Jürgen Barkhoff is Professor of German (1776) at Trinity College, University of Dublin. He is an expert on German literature and culture since 1750 with a strong focus on interdisciplinary research. He studied in Tübingen, Hamburg and Dublin and holds a Dr. phil. from the University of Hamburg. He joined Trinity College in 1995 after a Fellowship at the Kulturwissenschaftliche Institut in Essen. Barkhoff was Director of the Centre for European Studies 2002-2005, Registrar (Vice-Rector) of the University 2007-2011, Director of the Trinity Long Room Hub Arts & Humanities Research Institute 2012-2015, Head of the School of Languages, Literatures and Cultures 2015-2018 , and Convener of Trinity College's interdisciplinary research theme ›Identities in Transformation‹ 2013-2018. He is Vice-Chair of the Executive Board of the Coimbra Group of European Universities.
Strategies of Autofiction in Thomas Hürlimann`s Writings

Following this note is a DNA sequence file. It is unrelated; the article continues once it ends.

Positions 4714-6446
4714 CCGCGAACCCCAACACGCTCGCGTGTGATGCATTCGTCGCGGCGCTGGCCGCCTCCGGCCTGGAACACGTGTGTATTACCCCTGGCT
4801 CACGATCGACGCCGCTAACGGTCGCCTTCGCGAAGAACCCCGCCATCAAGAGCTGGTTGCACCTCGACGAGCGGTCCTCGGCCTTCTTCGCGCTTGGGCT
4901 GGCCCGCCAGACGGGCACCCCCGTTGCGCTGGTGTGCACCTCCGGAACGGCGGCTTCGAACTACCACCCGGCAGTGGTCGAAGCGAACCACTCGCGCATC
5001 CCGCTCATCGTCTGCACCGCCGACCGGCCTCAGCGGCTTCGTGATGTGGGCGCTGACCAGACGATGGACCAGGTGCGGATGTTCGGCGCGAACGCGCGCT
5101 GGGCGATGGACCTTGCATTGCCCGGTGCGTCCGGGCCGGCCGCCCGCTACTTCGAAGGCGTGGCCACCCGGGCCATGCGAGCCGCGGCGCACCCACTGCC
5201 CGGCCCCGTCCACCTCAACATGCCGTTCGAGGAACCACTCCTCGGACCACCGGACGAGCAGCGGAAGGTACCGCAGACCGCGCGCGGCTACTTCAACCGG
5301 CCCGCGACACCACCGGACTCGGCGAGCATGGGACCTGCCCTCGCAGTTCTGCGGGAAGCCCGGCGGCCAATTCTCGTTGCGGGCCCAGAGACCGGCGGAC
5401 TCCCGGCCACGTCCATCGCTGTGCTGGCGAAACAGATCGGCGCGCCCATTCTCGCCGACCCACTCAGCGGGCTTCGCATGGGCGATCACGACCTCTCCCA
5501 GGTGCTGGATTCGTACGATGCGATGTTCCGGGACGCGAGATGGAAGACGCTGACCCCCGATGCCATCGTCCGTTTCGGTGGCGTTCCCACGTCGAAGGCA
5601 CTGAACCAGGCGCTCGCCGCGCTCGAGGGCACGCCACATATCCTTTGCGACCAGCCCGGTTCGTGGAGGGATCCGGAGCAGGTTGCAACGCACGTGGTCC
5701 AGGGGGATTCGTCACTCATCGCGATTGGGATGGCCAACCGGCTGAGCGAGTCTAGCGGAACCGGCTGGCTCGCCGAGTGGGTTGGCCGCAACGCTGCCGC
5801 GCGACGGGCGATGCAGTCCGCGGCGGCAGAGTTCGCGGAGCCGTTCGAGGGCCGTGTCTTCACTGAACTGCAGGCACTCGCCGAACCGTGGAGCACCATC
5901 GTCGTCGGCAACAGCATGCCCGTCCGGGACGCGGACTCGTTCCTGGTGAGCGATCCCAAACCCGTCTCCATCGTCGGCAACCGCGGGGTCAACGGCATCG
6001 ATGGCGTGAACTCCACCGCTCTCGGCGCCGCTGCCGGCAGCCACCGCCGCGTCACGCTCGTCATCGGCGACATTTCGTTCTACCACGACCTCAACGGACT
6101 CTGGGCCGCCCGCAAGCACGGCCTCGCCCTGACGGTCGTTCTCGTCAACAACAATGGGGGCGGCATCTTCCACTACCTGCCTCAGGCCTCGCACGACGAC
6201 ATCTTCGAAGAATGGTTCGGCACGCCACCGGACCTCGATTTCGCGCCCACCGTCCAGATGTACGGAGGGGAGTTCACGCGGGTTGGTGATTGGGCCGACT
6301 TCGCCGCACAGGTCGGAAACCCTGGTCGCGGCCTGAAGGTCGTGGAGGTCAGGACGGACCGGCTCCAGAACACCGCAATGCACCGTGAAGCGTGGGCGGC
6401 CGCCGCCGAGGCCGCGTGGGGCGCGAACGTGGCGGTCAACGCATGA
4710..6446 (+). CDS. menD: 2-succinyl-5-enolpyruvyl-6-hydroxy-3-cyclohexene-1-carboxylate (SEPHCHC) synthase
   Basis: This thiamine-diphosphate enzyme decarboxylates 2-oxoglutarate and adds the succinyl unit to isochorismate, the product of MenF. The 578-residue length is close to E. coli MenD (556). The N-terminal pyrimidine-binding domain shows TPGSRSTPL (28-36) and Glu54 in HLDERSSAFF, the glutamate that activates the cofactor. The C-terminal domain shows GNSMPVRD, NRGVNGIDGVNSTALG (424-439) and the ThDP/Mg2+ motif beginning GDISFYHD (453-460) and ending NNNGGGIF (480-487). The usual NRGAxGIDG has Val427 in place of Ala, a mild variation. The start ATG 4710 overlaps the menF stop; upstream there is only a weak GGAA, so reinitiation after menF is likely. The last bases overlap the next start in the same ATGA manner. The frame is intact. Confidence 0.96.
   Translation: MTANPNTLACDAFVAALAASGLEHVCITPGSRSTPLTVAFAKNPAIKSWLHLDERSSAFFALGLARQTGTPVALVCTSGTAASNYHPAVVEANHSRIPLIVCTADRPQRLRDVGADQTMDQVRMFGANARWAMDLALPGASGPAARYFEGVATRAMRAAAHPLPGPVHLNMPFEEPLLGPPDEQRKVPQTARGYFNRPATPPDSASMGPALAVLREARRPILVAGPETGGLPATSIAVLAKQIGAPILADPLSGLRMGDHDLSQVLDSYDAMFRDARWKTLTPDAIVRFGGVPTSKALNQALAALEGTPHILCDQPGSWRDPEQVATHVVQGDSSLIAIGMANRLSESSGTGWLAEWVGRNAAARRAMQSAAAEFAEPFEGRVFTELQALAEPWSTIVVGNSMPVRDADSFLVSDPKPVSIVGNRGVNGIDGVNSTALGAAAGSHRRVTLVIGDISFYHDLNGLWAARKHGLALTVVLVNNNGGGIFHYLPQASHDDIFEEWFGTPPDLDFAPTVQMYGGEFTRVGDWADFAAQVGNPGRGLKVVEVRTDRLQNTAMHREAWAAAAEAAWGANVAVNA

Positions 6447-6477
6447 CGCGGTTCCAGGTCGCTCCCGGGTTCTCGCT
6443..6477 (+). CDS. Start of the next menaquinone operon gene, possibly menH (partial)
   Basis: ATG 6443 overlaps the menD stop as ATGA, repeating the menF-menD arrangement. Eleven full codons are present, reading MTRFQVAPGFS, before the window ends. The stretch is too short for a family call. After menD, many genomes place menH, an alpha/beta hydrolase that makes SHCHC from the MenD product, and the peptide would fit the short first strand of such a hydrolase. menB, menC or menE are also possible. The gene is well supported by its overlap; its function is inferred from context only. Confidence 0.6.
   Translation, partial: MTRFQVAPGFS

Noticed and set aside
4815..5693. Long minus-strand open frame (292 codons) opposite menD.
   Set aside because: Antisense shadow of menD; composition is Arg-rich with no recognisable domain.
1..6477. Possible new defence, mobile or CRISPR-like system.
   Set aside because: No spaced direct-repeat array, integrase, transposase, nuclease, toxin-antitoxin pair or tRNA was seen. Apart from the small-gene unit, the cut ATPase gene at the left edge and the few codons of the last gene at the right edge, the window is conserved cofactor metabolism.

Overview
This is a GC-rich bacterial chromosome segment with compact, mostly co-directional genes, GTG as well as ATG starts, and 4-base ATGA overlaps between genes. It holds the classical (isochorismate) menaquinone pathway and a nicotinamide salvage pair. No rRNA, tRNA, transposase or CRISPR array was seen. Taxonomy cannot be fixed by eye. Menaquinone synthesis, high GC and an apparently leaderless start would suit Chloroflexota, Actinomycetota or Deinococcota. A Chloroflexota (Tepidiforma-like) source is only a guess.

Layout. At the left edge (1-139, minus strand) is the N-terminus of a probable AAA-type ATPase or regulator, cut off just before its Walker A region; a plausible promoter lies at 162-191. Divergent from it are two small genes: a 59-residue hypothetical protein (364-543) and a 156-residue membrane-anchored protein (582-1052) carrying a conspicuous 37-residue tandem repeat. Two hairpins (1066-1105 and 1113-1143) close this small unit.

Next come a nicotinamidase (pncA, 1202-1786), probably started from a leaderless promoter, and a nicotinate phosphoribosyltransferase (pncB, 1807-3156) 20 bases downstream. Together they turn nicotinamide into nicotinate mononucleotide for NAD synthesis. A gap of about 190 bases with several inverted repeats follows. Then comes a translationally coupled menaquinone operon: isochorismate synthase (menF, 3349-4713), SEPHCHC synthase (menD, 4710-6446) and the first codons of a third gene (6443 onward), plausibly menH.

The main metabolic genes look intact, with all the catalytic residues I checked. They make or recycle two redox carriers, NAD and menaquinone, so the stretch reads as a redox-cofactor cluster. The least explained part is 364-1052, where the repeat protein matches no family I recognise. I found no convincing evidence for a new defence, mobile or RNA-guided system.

The Swiss author Thomas Hürlimann counts among the most important contemporary German language writers. Through his literary works he is also a distinct voice in the cultural and societal debates in his country. Like no other German language author has Hürlimann, who is the son of a well-known Swiss politician, put his family history at the centre of his literary œuvre, which can thus be read as literature grounded in autobiography. He uses this fictionalized family history to thematize politics, society, culture and mentality of modern Switzerland in the spirit of a critical patriotism. This makes his texts central contributions to Swiss cultural memory and identity discourses. Prominent themes in Hürlimann’s work to be discussed are: the opportunism of Switzerland during the Second World War and the subsequent historical myths which repressed and aimed at making this opportunism invisible; isolationist and xenophobic tendencies; patriarchal power structures and -rituals in the political system; issues of gender; the role of religion in a secular society; the relevance of belonging as well as Heimat and the rapid modernisation processes of globalisation. The project will interrogate Hürlimanns complex strategies of life writing in their intertextual interdependencies across his novels and novellas, plays, autobiographical essays, poetological reflections and interviews. It will analyse their mechanisms and functions with a thematic focus on elements of autofiction, literary biography, Schlüsselliteratur, family novel and generational novel.